- Technik, Elektrotechnik, Signalverarbeitung, Linguistik und Semiotik, Angewandte Linguistik, Quantitative, Computer- und Korpuslinguistik, andere, Linguistische Beschreibungsebenen, Phonetik
0, 0, 0, 1, 2, 26, 114, 206, 446, 1008 .... Although these numbers do look a little like the variable number of FFT points in digital speech signal processing, they are actually something completely different: they represent the number of scientific publications per decade over the last 100 years in which articulation and prosody were jointly addressed (Google Scholar, 8th Jan 2021). Of course, the search results depend heavily on the indexing and digitization of publications as well as on the search terms and regular expressions used. Therefore, the above numbers do not claim to be complete; nor do they have to be, because even without that they already reflect an obvious fact: the links between articulation and prosody are a subject of growing interest; perhaps even of almost exponentially growing interest, if one were to take the above figures at face value. This interest is driven, among other things, by increasingly powerful measurement, analysis and recording techniques, by the discovery of syntagmatic and paradigmatic structures in prosody and the simultaneous undermining of strictly linear-segmental models in articulation, as well as the by rapid rise of speech technology and the associated increasing relevance of the emotions, speaking styles, attitudes, social hierarchies, social-role marking, etc.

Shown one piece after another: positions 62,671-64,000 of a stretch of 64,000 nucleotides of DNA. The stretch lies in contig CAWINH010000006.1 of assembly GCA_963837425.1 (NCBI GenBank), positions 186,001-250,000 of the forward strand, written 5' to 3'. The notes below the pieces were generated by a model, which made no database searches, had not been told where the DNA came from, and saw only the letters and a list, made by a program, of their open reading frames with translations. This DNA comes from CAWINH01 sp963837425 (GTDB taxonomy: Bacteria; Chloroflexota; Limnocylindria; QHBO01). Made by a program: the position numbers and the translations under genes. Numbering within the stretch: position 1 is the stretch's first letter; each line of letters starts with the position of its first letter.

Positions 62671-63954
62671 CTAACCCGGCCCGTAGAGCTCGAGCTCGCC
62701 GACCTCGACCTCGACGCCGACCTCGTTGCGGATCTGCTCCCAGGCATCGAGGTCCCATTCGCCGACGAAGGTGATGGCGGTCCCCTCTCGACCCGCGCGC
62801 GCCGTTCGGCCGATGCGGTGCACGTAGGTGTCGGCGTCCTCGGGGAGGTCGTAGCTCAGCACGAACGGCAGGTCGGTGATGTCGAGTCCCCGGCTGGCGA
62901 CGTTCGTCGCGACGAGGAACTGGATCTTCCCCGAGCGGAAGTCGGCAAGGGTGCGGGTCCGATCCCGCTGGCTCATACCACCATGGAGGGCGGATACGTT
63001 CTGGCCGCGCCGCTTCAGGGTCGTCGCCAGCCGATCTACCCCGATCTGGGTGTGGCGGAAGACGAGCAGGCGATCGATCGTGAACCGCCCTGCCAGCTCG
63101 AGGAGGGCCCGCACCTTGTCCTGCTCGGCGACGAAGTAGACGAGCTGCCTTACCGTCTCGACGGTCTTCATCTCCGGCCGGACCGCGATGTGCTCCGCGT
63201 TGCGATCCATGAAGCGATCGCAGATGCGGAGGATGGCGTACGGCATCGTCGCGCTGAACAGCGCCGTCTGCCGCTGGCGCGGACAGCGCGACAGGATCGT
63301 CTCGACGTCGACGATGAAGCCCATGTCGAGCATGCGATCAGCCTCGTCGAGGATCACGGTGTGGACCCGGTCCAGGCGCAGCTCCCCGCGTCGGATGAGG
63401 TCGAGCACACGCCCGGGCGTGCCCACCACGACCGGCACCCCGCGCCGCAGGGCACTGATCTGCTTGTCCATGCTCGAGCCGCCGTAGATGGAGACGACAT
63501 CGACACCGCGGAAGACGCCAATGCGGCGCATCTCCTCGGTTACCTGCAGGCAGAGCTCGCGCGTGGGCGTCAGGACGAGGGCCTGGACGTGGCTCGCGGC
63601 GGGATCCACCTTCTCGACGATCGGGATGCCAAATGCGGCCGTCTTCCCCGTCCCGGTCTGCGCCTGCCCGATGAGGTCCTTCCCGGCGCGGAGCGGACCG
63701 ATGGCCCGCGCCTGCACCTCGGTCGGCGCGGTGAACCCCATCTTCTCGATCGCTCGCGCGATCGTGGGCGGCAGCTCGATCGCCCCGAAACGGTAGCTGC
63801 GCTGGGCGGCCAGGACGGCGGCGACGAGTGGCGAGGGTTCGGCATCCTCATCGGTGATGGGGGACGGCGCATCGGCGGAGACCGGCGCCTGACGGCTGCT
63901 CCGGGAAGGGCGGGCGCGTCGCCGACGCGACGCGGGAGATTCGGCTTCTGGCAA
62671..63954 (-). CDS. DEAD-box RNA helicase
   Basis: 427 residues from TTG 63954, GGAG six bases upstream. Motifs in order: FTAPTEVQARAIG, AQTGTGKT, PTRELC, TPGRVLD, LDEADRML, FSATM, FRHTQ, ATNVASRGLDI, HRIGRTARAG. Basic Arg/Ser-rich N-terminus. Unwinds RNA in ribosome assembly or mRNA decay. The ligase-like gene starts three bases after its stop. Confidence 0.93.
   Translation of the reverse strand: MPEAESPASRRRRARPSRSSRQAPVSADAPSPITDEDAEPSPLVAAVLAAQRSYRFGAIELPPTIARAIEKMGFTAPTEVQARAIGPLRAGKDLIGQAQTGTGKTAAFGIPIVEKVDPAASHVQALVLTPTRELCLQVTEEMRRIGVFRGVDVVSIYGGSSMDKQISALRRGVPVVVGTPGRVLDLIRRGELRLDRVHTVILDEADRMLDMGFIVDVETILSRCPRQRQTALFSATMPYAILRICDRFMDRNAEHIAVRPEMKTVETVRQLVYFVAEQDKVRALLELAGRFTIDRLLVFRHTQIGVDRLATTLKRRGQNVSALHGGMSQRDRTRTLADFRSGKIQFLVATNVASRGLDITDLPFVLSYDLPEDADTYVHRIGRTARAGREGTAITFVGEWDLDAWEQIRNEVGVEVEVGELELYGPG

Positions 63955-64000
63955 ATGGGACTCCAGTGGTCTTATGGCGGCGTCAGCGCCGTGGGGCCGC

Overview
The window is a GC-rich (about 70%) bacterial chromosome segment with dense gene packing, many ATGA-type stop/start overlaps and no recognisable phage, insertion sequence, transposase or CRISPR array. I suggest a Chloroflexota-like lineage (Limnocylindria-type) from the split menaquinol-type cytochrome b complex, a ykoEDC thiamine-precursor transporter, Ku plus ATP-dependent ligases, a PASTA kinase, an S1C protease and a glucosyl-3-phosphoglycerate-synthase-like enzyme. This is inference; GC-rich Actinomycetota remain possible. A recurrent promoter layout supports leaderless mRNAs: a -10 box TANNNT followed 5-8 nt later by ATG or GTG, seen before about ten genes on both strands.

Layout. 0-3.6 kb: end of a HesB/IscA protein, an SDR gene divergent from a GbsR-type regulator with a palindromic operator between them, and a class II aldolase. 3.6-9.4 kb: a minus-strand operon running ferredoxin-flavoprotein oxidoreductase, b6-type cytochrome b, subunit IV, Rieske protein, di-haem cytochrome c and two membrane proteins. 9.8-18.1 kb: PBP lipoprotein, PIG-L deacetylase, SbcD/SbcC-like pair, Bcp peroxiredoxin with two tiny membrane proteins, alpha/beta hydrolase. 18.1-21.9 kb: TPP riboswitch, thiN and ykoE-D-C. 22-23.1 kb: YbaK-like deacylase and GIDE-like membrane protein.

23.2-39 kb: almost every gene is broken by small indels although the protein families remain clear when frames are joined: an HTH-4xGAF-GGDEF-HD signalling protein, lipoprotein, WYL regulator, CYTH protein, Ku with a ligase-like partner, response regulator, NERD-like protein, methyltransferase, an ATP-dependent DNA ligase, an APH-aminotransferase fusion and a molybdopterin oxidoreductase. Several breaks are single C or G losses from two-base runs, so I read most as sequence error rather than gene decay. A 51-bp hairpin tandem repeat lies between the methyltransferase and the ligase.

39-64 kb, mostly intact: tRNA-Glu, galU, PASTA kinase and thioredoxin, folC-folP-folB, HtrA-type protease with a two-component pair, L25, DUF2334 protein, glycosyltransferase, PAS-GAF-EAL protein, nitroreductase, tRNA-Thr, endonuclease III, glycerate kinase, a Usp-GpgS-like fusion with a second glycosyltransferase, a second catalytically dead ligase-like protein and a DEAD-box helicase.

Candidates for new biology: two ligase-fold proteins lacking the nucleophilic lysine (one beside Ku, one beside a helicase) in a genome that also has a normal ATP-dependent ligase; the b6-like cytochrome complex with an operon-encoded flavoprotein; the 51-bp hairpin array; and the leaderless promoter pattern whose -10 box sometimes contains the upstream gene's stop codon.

But, how far have we really come in understanding the links between articulation and prosody? What can we as speech scientists learn from the findings, concepts and experiences of other specialist areas, especially from the applied sciences and real practitioners? The 2nd International Seminar on the Foundations of Speech (SEFOS II) will be a forum to discuss these questions and to present and publish current research related to these questions.
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Managing Editor: Ali Asadi, University of Southern Denmark